* Develop early warning systems for dangerous pills based on results of drug control
* Facilitating the sharing of data on drug trends between police, forensic investigations, NSW Health and the NSW State Coroner
* Consult with music festival organizers and other stakeholders to re-introduce minimum standards for medical and harm reduction
* Consider improving regulations with improved reception of mobile phones and WiFi at festivals and a central authority to approve events
* Hold an NSW Drug Summit that focuses on evidence-based policies to minimize user and community harm.
TO NSW POLICE (4):
* Remove drug detection dogs from music festivals
* Limit the search for strips to only those with a reasonable presumption of medication supply and where necessary to prevent immediate loss of evidence or immediate risk to personal safety
* Order police on-site drug control, and focus on drug delivery, non-possession, and emphasize harm reduction
* Train police on how to work at music festivals, including avoiding punitive measures against drug possession for personal use.
TO POLICE AND DEPTS OF PREMIER, HEALTH AND JUSTICE (2):
* The organization, financing and installation of drug waste bins at music festivals in case of non-decriminalization
* Development of strategies to limit the search for comics to suppliers
FOR THE HEALTH OF NSW (9):
* Introduce evidence-based harm reduction strategies for the treatment of drug-hit festival visitors such as ice baths and the use of a rectal thermometer
* Improve pre-hospital guidelines for drug-induced overheating
* Research into the way in which MDMA is metabolized and possible risk factors
* Expansion of the financing of peer support damage mitigation services such as DanceWize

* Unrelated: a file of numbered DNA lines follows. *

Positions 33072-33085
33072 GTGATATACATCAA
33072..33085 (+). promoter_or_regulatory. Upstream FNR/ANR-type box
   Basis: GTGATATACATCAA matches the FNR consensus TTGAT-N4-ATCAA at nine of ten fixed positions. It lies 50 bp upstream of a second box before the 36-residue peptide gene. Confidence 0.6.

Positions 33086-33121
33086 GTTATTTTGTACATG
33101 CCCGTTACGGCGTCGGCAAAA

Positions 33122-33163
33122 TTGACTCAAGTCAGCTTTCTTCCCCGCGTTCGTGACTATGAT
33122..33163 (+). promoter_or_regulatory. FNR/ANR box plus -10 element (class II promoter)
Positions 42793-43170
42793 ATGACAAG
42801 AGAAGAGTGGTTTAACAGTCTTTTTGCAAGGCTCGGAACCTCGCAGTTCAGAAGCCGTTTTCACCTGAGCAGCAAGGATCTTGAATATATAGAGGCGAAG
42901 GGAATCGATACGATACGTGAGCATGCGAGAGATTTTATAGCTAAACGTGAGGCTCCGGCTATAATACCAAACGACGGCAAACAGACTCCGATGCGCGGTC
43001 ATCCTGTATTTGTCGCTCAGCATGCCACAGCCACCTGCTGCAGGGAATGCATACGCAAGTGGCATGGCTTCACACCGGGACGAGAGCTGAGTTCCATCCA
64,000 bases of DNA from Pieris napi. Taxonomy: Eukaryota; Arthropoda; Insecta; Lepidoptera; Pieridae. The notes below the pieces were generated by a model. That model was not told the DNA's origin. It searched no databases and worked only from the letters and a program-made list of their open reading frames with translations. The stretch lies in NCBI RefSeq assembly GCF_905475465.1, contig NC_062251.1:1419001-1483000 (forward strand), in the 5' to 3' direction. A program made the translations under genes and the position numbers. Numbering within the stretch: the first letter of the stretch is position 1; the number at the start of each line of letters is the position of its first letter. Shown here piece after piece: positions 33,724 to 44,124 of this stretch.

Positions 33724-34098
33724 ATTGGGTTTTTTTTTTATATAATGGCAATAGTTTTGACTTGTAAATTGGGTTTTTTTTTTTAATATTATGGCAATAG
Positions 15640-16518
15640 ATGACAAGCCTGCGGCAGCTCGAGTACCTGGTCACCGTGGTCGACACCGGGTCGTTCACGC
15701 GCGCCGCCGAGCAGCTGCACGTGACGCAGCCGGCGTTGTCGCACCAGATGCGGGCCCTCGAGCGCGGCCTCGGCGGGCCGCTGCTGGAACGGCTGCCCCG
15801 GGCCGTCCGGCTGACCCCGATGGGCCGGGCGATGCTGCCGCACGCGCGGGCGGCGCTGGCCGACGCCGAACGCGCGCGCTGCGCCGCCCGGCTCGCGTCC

* Share emergency information with the Emerging Drugs Network of Australia, an early warning system
* Set up and coordinate an annual overview of the guidelines of the music festival
* Update guidelines so that private medical service providers must revise procedures when patients die during treatment
* Work with educators to develop tools for parents to talk to their children about stimulating drugs taken at music festivals
* Promote existing guidelines for music festivals, including the involvement of artists in damage limitation reports
TO FESTIVALS ASSOCIATION (2):
* Develop festival guidelines that encourage the supply of free cold water, sufficient chill-out areas, activities other than music and involvement of artists in harm reduction measures
* Promotion of new damage reduction strategies, including new technologies
TO THE NSW EDUCATION STANDARD AUTHORITY (2):
* Add modules to high school curriculum about deaths at music festivals, with a focus on the effects of MDMA use, risk factors such as heat and the importance of medical assistance
* Order an evaluation, led by an information officer, about the best way to protect young people from potential harm and the ways to reach different age groups
TO EMS EVENT MEDICAL (1):
* Develop a protocol so that an independent consultant fully assesses the adequacy of medical care in the event of death.